So where are the best places in Paris to faire du lèche vitrines, or window shop?
Well, since 'tis the season, I'd start outside Petrossianin the seventh arrondissement. Their window displays are inspired year-round but are especially tantalizing before Noël. Of course Petrossian is not French, so if you'd rather salivate over truffles and pâté than caviar and blinis, I'd head across the Seine to Fauchon on Place de la Madeleine, where I once saw a middle-aged man in an expensive overcoat stop in his tracks to gape at a display of miniature chocolate cakes. I spied on him for a while and noted that he never did go inside. That's French restraint for you.
From Place de la Madeleine, it's a short stroll over to Boulevard Haussmann, home to les Galeries Lafayette and le Printemps. Their animated window displays are a must if you have children in tow; if you're on your own and in the mood for more gastronomic voyeurism, head up to the first floor (French) of le Printemps's Maison building, where you'll find chocolates by Pierre Marcolini, macarons from Ladurée, and an assortment of Algerian pastries from La Bague de Kenza, all lavishly displayed.
Prefer fashion to food? Skip this detour and walk south to 213 rue Saint-Honoré — it's the address of Colette, the fashion industry's Mecca. Colette is, for those who are unaware, a three-story, multi-brand boutique owned by Sarah Lerfel, a woman with one hell of un oeil. It reopened recently after a summertime "relooking" that resulted in an expanded streetwear section that includes some very cool casques de moto, or motorcycle helmets, which have become the city's most sought-after accessory. Colette's casques are so colorful and fun that I want one, and I don't even have une moto.
From Colette, you might wander up and down rue Saint-Honoré, which is the city's ultimate high-end fashion street, but, apart from Colette and John Galliano, I find it a bit boring because you will see these same shops, and sometimes even identical window displays, in every other major city in the world. It's the same story on Avenue Montaigne, and as for the mythical Champs Élysées — forget it. If it were not for its towering Arc de Triomphe, the street could be a wide boulevard in Los Angeles, Disney store included.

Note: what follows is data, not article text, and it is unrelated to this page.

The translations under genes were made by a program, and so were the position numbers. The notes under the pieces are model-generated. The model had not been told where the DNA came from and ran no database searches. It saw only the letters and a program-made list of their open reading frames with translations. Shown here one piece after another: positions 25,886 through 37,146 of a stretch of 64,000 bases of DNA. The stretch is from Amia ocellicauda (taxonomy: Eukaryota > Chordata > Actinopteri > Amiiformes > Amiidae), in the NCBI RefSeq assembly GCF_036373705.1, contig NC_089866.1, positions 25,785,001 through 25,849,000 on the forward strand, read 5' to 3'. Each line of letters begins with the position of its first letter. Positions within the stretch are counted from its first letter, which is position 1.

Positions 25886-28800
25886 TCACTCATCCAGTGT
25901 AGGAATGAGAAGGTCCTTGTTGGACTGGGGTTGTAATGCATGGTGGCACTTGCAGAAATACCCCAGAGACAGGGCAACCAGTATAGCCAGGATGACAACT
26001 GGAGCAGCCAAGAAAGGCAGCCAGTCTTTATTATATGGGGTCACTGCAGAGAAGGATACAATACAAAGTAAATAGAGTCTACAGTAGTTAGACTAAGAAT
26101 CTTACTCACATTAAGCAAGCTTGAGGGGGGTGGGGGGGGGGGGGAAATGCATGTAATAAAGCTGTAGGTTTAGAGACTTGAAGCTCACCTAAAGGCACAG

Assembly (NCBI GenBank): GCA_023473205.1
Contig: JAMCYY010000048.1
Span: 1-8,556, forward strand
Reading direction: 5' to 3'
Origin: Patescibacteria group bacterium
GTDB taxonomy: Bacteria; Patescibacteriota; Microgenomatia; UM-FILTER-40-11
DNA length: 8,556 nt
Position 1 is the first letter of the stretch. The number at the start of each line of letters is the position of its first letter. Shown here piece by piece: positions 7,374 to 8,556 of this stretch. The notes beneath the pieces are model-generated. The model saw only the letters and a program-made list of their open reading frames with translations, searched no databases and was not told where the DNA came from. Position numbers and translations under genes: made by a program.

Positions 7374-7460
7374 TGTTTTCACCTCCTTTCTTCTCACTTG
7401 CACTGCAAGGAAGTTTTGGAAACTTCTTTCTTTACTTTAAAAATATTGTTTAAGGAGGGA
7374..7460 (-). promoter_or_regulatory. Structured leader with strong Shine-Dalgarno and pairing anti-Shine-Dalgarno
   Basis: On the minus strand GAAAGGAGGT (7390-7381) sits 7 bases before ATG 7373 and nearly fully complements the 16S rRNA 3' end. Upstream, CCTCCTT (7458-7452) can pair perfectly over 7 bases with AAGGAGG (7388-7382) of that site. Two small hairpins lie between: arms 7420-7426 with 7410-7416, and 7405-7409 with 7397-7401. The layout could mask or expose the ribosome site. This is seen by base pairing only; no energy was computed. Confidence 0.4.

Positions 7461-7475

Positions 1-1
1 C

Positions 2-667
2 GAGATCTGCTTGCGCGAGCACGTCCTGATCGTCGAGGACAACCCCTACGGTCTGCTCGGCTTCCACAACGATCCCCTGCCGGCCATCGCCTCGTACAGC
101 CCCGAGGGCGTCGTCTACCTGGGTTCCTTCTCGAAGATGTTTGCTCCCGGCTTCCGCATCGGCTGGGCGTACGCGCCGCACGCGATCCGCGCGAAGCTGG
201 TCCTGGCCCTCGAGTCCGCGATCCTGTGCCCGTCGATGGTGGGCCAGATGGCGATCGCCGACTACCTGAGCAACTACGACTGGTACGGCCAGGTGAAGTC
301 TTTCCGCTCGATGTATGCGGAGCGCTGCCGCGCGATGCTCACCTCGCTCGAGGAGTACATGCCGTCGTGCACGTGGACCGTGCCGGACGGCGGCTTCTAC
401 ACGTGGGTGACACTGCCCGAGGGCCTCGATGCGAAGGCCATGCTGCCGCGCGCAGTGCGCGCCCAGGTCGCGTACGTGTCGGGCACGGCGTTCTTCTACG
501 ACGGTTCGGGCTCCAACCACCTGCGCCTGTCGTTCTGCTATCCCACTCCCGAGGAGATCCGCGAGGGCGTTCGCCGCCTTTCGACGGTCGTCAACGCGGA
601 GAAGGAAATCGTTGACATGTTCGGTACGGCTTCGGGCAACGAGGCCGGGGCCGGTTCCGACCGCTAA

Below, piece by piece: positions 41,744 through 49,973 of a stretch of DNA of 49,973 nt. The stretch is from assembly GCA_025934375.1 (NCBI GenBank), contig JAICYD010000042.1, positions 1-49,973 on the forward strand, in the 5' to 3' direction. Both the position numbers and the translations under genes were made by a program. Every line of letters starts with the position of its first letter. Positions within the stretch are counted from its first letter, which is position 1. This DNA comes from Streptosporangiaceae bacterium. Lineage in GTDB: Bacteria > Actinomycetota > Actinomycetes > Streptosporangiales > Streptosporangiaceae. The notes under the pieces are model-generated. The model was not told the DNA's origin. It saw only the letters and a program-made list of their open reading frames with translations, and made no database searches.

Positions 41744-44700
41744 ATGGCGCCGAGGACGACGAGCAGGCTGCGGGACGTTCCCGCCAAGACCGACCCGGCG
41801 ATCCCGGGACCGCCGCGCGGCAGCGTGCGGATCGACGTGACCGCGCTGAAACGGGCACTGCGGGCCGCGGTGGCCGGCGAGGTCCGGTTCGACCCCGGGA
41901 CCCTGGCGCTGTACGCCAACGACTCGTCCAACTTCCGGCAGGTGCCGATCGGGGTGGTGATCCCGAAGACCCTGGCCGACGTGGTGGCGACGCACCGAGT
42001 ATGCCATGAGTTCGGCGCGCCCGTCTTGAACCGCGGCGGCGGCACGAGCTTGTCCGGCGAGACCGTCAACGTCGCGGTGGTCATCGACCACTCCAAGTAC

Much more pleasing locales for window licking are the arcade of le Palais Royal, where trendy labels Acne Studio and Marc Jacobs have boutiques, and the venerable Place Vendôme, the most gorgeous spot in the world to ogle $40,000 baubles. Both are located in the first arrondissement, a stone's throw from le Louvre.
Also in the area are two glass-roofed, 19th-century shopping arcades: Galerie Vivienne and Galerie Véro Dodat. Vivienne has a fanciful mosaic tile floor, a Jean-Paul Gaultier boutique, a few diminitive jewelry shops, and the very charming À Priori Thé salon, which serves delicious tartes salées (savory quiches) for lunch. Véro Dodat is smaller but equally picturesque. It is also headquarters of By Terry, possibly my favorite cosmetics company for its utterly luxurious lotions and cover-ups.
The first, second, ninth, and tenth arrondissements are dotted with vintage arcades like Galeries Vivienne and Véro Dodat. They are sometimes called "passages," and all are worth exploring. I adore the ratty ones, like Passage Brady — site of the world's worst Indian restaurants — as much as the chic ones, like Véro Dodat and the wonderfully funky Passage du Grand Cerf.
Other quartiers for window licking? I cannot sign off without mentioning le Marais, which, for better or for worse, now contains more boutiques dedicated to clothing and home décor than it does traditional boulangeries and Israeli falafel joints. It's un dommage for those who live there but a boon for anyone who likes to shop. If the crowds — especially thick on Sundays — get to you, head north up rue Vieille du Temple into the third arrondissement, which is technically still part of the Marais but is a lot less congested. All of Saint-Germain and parts of Montmartre (I'm thinking of rues Houdon, des Martyrs, and des Trois Frères) are also replete with creative, drool-inducing window displays.
This post could go on forever — and that is something à aimer about Paris, the world capital of window licking.